The Creativity Effect

Intellectual Property, Copyright and Trademark and Patents

Article Snapshot


Christopher J. Buccafusco and Christopher Sprigman


University of Chicago Law Review, Vol. 78, No. 1, pp. 31-52, Winter 2011


The authors present results showing a “creativity effect” in created work and a resulting need for changes in IP law.

Policy Relevance

The “creativity effect” results in an overvaluation of created work on the part of the creator relative to what a buyer is willing to pay. This effect, which is often accompanied by the “endowment effect” in owners of created work, causes market inefficiencies in intellectual property law that may require legal changes.

Main Points

  • Intellectual Property (IP) law creates rights based on property rules that allow an owner to exclude others because IP law has traditionally favored market price setting, and traditionally assumed that people act rationally.
  • Behavioral and social psychology have altered the assumptions of classic economic theory by showing that people place a substantially higher value on goods if they own them than if they are thinking about buying them.
  • The “endowment effect” is the name given to the discrepancy between what a person is willing to sell property they own for and what another person is willing to pay for that property.
  • The authors set up an experiment with painters who had made significant creative effort in their paintings to test a “creativity effect” hypothesis—that the “creativity effect” would be greater than the “endowment effect.”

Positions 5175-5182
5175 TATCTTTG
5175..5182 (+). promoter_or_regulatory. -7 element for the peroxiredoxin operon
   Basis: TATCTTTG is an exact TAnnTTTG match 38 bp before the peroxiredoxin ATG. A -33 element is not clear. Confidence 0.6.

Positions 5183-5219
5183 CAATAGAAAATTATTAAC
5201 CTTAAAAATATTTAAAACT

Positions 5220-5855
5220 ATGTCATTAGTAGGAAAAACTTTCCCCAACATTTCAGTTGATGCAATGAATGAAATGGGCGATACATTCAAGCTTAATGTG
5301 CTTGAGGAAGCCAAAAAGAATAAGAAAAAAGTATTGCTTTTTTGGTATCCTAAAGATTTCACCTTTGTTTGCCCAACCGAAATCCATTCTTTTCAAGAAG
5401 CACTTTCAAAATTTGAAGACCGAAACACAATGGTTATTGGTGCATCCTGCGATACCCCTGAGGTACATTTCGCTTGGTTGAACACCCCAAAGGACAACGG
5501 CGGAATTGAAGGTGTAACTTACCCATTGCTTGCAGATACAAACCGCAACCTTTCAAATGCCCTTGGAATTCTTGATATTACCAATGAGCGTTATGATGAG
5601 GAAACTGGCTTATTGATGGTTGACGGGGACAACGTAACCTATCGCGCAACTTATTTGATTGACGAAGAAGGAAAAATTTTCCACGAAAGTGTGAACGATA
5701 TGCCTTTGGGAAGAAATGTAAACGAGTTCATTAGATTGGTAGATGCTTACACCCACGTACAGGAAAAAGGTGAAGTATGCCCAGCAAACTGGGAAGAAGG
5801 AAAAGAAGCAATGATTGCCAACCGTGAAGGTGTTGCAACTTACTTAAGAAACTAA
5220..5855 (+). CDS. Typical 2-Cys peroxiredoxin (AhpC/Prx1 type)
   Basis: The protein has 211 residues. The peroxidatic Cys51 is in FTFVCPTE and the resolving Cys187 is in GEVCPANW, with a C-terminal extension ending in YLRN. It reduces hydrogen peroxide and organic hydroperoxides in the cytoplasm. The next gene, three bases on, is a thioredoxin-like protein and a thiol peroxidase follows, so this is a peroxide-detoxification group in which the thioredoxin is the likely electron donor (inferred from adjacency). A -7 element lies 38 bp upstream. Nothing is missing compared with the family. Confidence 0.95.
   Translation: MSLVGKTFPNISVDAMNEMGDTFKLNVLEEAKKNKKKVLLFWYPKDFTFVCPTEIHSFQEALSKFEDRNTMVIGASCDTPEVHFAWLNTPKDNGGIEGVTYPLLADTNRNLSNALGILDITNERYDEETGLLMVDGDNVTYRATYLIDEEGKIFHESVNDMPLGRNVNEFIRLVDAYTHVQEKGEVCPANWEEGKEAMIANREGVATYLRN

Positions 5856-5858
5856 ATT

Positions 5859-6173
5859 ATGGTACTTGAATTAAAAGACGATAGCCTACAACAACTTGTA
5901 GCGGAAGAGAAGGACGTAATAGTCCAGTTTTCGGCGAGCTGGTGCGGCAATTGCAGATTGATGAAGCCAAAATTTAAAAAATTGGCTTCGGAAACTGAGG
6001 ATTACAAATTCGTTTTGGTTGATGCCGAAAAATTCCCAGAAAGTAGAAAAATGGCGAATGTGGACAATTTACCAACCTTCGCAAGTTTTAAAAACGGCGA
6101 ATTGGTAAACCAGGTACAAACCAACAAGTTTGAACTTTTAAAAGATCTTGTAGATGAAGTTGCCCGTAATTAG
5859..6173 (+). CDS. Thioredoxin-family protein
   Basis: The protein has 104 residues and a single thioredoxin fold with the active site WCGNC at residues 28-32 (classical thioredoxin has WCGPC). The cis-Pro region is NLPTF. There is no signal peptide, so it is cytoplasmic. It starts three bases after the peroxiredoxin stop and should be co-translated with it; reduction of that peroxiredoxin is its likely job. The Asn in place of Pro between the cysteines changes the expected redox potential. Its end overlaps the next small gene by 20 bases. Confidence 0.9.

• The authors found the “creativity effect” did greatly outweigh the “endowment effect” when the creators had expended significant effort to create, but this was not necessarily correlated with emotional attachment to the creation or to the number of hours worked in creating the work.
  • The “creativity effect” appears to stem largely from overly optimistic and irrational biases. This means that IP law ought to have a role in reducing such biases.
  • Over optimism may have a positive role early on in the creative process by encouraging creativity against long odds. However, when it comes time to bargain, the large gap may make agreements difficult to reach.
  • An IP law structure focused around liability rules for use rather than property rules excluding use may more effectively mitigate the “endowment” and “creativity” effects.


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